Cultural Relativism




Cultural relativism, a highly complex doctrine surrounded by various epistemological, political, and ethical controversies, can be broadly defined as the view that culture is the key variable to explain human diversity and that an individual’s behavior, thought, emotion, perception, and sensation are relative to and bound by the culture of the group he or she belongs to. Within this frame of thought, culture is usually conceptualized as a holistic, historically grown entity with distinctive features and clear cut boundaries. The period of enculturation during early childhood is regarded as crucial. The autonomy of the individual is seen as more or less negligible, intragroup differences are usually minimized, and intergroup differences maximized. In the history of ideas, the emphasis on the cultural diversity, the cultural relativity, and boundedness of human experience has often been linked to and, at times, conflated with normative relativism, holding that all cultures are of the same ‘‘worth’’ and that an individual’s ethical behavior ought to be judged in terms of the values of his or her culture (cf. Spiro 1986). Cultural relativist arguments have also often been employed to support moral skepticism and to criticize the values of one’s own culture. Michel de Montaigne’s (1533–92) famous essay ‘‘Of Cannibals’’ might serve as a famous example of the argumentative intertwining of the descriptive and the moral aspect of cultural relativism.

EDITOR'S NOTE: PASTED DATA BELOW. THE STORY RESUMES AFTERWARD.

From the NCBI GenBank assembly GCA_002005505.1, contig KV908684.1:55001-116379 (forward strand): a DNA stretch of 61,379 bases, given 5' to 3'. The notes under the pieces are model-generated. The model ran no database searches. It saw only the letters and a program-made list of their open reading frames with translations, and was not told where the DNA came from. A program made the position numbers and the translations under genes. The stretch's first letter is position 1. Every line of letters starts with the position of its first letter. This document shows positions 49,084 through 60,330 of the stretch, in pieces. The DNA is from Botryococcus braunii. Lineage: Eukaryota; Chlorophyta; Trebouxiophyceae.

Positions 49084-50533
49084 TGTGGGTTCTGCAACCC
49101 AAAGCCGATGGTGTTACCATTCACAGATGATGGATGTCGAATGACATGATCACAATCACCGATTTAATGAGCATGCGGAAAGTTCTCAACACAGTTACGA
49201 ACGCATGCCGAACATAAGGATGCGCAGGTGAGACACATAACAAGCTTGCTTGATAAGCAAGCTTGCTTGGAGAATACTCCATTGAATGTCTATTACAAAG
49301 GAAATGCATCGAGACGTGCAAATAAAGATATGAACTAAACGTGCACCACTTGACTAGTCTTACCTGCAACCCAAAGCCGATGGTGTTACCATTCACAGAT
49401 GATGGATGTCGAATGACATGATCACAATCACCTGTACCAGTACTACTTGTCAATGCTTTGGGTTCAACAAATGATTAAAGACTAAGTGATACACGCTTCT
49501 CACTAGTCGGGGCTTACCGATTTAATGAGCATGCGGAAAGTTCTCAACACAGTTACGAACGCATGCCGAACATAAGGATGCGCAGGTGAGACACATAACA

The cultural relativist stance is opposed to the universalist position according to which the cultural context is irrelevant to the concepts of truth, beauty, goodness, justice, and so on. It is also opposed to other forms of relativism, such as biological or racial relativism, which holds that differences between groups are due to differences in innate endowments. Analytically, the various forms of cultural relativist arguments can be distinguished along the two dimensions of extent and intensity. In its broadest form, cultural relativism extends to all manifestations of human existence. In this context even truth is regarded as a local and culture bound phenomenon, a position known as epistemological or cognitive relativism. In its narrow form, cultural relativists argue that culture is relevant only to certain aspects of human life (e.g., aesthetics and ethics) and irrelevant to others (e.g., knowledge). With regard to the dimension of intensity, one can distinguish between those cultural relativists who argue that culture is the sole explanans versus those who hold that culture is a significant explanans of human thought, emotion, volition, and so on. In its broadest and most intense version, radical cultural relativism, a position favored today by some postmodernist thinkers, can be seen as a form of group solipsism beset with the various methodological difficulties and inconsistencies associated by R. K. Merton with the doctrine of insiderism (cf. Merton 1972).